Creating a free account will enable you to subscribe to our daily and weekly email newsletters, as well as customize your reading experience to show only the categories most relevant to you.
Signing up only take a few minutes, so why not give it a try and see what you've been missing out on.
States that decriminalized marijuana saw dramatic increases in children requiring medical intervention, although the overall number of unintentional marijuana exposures among children remained low. The Annals of Emergency Medicine study of call volume to U.S. poison centers from January 2005 through December 2011 will be published online ("Association of Unintentional Pediatric Exposures with Decriminalization of Marijuana in the U.S.").
"We believe that high-dose edible products - such as candies, cookies and chocolates - may have played a significant role in the increased rate of reported exposure chiefly because kids can't distinguish between products that contain marijuana and those that don't," said lead study author George Sam Wang, MD, of the Rocky Mountain Poison and Drug Center in Denver, Colo. "These edible products may be attractive to children and tend to contain higher concentrations of the active ingredient, tetrahydrocannabinol."
The call rate to poison centers in states that decriminalized marijuana increased by more than 30 percent per year between 2005 and 2011, while the call rate in non-legal states did not change. More pediatric exposures in decriminalized states than in non-legal states required medical evaluation, had moderate to major clinical effects and required critical care admissions. Neurologic effects were the most common. The most common therapy was administration of intravenous fluids. Aggressive interventions were rare and there were no deaths.
As of December 2013, 18 states and the District of Columbia had passed legislation allowing medical marijuana, which includes many edible products. Sales are projected to more than double between 2011 and 2015.
"Pediatricians, toxicologists and emergency physicians need to be willing to advocate for the safety of children to lawmakers as this burgeoning industry expands across the U.S.," said Dr. Wang. "As more states decriminalize marijuana, lawmakers should consider requirements - such as child-resistant packaging, warning labels and public education - to reduce the likelihood of ingestion by young children."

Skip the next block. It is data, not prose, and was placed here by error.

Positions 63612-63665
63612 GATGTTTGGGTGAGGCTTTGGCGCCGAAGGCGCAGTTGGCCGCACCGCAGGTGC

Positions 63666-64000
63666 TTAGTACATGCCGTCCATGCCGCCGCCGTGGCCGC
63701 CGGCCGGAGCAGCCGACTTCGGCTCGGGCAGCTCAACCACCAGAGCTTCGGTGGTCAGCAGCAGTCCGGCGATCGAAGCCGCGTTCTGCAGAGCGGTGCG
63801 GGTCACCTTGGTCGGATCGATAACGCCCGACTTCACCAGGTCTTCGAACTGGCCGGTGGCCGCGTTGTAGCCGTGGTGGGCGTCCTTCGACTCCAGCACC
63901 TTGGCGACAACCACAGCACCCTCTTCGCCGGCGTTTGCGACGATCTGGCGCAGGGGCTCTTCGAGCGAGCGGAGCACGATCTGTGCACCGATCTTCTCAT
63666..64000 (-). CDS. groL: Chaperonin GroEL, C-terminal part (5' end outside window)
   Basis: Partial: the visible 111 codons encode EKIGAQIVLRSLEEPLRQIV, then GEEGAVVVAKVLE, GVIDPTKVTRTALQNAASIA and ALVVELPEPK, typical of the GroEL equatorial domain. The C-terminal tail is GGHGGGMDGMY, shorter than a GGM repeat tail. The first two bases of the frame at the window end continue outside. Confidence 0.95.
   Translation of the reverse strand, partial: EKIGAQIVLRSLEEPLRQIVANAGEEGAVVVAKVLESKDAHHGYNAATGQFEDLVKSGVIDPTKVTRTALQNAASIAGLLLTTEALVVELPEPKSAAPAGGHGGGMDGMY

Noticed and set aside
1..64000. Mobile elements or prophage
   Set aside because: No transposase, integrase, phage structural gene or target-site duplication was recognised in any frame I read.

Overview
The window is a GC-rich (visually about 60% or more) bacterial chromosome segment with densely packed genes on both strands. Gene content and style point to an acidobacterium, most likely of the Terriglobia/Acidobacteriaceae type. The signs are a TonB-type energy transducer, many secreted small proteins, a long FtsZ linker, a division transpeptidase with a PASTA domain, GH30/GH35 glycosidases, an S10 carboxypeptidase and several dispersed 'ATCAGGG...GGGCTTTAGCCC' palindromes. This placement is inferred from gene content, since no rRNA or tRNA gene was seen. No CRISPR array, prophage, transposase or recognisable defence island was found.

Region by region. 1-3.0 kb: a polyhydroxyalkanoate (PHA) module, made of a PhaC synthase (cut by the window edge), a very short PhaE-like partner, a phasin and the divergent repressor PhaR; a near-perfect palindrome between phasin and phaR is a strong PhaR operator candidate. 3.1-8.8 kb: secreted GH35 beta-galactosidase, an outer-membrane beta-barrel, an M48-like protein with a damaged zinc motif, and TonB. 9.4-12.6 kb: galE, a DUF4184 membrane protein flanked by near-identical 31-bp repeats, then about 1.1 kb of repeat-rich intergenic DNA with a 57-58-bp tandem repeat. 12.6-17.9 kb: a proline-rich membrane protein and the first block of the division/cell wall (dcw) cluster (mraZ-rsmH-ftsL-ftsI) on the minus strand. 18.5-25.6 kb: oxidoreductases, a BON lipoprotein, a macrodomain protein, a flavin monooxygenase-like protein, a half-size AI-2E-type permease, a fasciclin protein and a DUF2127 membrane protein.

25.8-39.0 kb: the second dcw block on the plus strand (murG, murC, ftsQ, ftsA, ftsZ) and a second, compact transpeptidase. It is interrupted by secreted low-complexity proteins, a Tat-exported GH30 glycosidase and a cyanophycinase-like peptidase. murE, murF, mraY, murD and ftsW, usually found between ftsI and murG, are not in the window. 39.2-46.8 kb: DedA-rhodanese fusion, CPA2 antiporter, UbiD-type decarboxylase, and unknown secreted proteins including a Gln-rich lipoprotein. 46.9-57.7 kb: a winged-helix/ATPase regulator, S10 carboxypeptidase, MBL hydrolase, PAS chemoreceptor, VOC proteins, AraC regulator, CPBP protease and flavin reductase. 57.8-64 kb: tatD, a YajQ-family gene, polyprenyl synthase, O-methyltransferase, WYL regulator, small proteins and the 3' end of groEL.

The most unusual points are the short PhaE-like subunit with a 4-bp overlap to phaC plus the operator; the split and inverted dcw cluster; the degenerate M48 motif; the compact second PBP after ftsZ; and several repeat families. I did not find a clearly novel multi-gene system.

Article adapted by Medical News Today from original press release. Click 'references' tab above for source.
Visit our Alcohol / Addiction / Illegal Drugs category page for the latest news on this subject.
Please use one of the following formats to cite this article in your essay, paper or report:
American College of Emergency Physicians. "More children destined for the ER if pot decriminalized." Medical News Today. MediLexicon, Intl., 9 Feb. 2014. Web.
10 Mar. 2014. <http://www.medicalnewstoday.com/releases/272309>
American College of Emergency Physicians. (2014, February 9). "More children destined for the ER if pot decriminalized." Medical News Today. Retrieved from
Please note: If no author information is provided, the source is cited instead.
If you write about specific medications, operations, or procedures please do not name healthcare professionals by name.
For any corrections of factual information, or to contact our editorial team, please use our feedback form. Please send any medical news or health news press releases to:
Note: Any medical information published on this website is not intended as a substitute for informed medical advice and you should not take any action before consulting with a health care professional. For more information, please read our terms and conditions.
This page was printed from: http://www.medicalnewstoday.com/releases/272309.php
Visit www.medicalnewstoday.com for medical news and health news headlines posted throughout the day, every day.
© 2004-2014 All rights reserved. MNT (logo) is the registered trade mark of MediLexicon International Limited.